Luther College Chips

“Soil Turning”

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The performers in “Soil Turning” dance together in the final moments of the performance.

The performers in “Soil Turning” dance together in the final moments of the performance.

Piper Wood (‘21) | Chips

Piper Wood (‘21) | Chips

The performers in “Soil Turning” dance together in the final moments of the performance.

Piper Wood, Staff Writer

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Highlighting personal growth and identity through movement, 14 Luther students opened their performance, “Soil Turning” in the Center for the Arts on Friday, May 4 at 7:30 p.m.

The dance showcase, performed in three separate spaces in the Center for the Arts, is the culmination of a semester of collaborative dance. Visiting Assistant Professor of Dance Andrea Vazquez-Aguirre constructed the piece and facilitated group discussion around the theme of identity.

“The theme for this piece was one of the proposed themes for the [Visual and Performing Arts Department’s] 2017-2018 productions by dance and theatre majors in Professor Dintaman’s production class last academic year,” Vazquez-Aguirre said. “The inspiration for ‘Soil Turning’ is the reflection around the notion of identity.  The following main inquiries guided the process: ‘to what extent do our collective identities — race, nationality, religion, gender, and sexuality — constrain our ability to make an individual life?’ and, ‘To what extent do they enable our individuality?’”

The performance takes place in three separate movements, beginning in the CFA hallway, moving to the Barefoot Studio, and concluding in Jewel Theatre, with the audience literally following the dancers to each performance location.

“‘Soil Turning’ evolves in three different spaces within the CFA,” Vazquez-Aguirre said. “In analogy with ‘Tillage,’ the agricultural preparation of soil by mechanical agitation of various types, such as digging, stirring, and overturning, the audience and dancers move and mix in the different spaces. The text shared by the dancers is personal and connected to the theme.”

The group held auditions at the end of first semester and worked on their performance during class time twice a week. All of the dancers created the choreography for the CFA hallway.

“Each dancer created one movement and put them together to create one long piece of movement,” performer Lindsey Ahlers (‘18) explained. “From there, each dancer has their own aspect of the larger performance. We were instructed to create words and movement that represent our identity. We then created movement that is true to ourselves or true to experiences that we have had that are at the forefront of our identity.”

Performers dance as a whole unit in both the CFA lobby and Jewel Theatre, but work individually and in small groups to tell their stories of personal identity in the Barefoot Studio. Each performance space brought different potential for expression and the students interacted with their surroundings through their movements.

Performer Inga Aleckson (‘18) enjoys the organic expression that flourishes from this performance.

“I hope audience members can see how organic the movement is and how each dancer has been able to indulge in their own way of expressing through movement,” Aleckson said. “It is not all set choreography, move by move, or gesture by gesture. There are a lot of concepts that we are bringing into physical form. I think that this organic movement speaks to the theme of identity and I think that that philosophy can be taken into life as well.”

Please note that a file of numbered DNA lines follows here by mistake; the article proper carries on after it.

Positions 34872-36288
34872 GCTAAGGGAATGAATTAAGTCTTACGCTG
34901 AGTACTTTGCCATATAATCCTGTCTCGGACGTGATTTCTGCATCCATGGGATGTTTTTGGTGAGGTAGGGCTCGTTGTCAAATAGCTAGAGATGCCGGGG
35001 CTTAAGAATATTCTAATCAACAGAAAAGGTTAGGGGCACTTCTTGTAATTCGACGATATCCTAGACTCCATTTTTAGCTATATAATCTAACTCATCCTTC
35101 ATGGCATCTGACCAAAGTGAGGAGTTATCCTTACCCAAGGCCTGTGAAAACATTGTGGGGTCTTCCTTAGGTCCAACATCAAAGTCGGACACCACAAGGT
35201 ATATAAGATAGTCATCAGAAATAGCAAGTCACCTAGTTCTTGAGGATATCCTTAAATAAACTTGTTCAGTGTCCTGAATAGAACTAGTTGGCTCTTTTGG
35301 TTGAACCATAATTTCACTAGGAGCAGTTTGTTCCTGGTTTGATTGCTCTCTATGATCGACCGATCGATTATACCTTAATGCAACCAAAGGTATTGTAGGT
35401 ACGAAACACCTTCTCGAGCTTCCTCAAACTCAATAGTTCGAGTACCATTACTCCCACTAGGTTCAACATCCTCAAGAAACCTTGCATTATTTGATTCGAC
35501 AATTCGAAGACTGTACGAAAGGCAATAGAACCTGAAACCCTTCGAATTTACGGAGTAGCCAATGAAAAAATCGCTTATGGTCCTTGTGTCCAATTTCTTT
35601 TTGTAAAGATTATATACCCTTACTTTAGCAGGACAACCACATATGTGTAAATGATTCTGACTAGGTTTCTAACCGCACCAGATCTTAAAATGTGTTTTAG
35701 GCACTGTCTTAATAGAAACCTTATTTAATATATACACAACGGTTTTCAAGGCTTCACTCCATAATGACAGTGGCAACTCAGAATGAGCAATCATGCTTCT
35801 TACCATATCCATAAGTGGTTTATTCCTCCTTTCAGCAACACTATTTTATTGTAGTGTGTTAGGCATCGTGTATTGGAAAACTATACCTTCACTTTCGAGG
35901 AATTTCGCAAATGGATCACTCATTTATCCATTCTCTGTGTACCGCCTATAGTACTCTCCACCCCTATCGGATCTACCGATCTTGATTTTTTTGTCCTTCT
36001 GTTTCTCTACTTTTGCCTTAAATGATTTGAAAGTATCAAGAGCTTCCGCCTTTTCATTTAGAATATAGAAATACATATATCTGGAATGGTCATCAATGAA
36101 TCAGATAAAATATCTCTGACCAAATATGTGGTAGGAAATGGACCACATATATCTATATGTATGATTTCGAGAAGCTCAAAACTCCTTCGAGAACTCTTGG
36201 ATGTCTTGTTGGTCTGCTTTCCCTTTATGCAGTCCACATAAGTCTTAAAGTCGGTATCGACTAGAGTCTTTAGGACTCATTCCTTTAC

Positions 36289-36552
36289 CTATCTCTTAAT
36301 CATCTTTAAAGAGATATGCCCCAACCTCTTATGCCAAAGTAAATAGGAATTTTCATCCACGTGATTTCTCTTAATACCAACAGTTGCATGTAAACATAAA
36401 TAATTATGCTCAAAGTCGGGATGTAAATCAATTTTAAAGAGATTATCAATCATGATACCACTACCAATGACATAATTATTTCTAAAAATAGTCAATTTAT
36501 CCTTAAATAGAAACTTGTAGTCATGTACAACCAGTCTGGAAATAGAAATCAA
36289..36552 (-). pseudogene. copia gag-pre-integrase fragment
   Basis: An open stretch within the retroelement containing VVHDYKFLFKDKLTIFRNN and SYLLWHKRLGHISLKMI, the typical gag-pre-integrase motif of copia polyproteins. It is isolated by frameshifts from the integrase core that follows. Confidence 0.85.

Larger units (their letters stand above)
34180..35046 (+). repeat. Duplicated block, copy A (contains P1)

Vazquez-Aguirre used this philosophy to facilitate group movement in the show and hopes that this idea can inspire the audience to consider their own personal identities.

“I hope that audience members create their own interpretation based on what they hear, see, and feel on a kinesthetic level,” Vazquez-Aguirre said. “The abstract or concrete nature of movement is a powerful tool for communication and imagination.”

Performer Haley Steffen (‘19) uses her solo dance to highlight a personal experience in her life that has shaped her identity and she hopes that this openness will come across to the audience.

“Throughout the whole performance, completely showing my identity to everyone in a new way while I’m dancing has made me more vulnerable,” Steffen said “It’s really easy when you take on a role to fully invest yourself in it, but when it’s actually your own role that you are showing to the audience it brings a whole new element of vulnerability and trust to the performance.”

The dancers also collaborated with Associate Professor of Music and Composer-In-Residence Brooke Joyce’s composition course, who provided the music for the performance.

“Dancers and musicians met throughout the semester to share work in order to inspire one another,” Vazquez-Aguirre said. “The musicians shared their finished pieces and they were appropriate for the emotional tone and kinesthetic energy that the dancers created. It was enriching, stimulating, and inspiring. The work of these student-composers became essential to the movement-text scores.”

Steffen is hoping that “Soil Turning” helps the audience reflect on their own personal identity and understand the lives of those performing.

“I hope people can understand who we are,” Steffen said. “As performers, when you take the stage, you take on some kind of role. Instead of doing that in this piece we are literally showing our own self; we are showing our identity through the show.”

The “Soil Turning” performances continue this week, with a performance Thursday, May 10 at 7:30 p.m. and Saturday, May 12 at 1:30 p.m.

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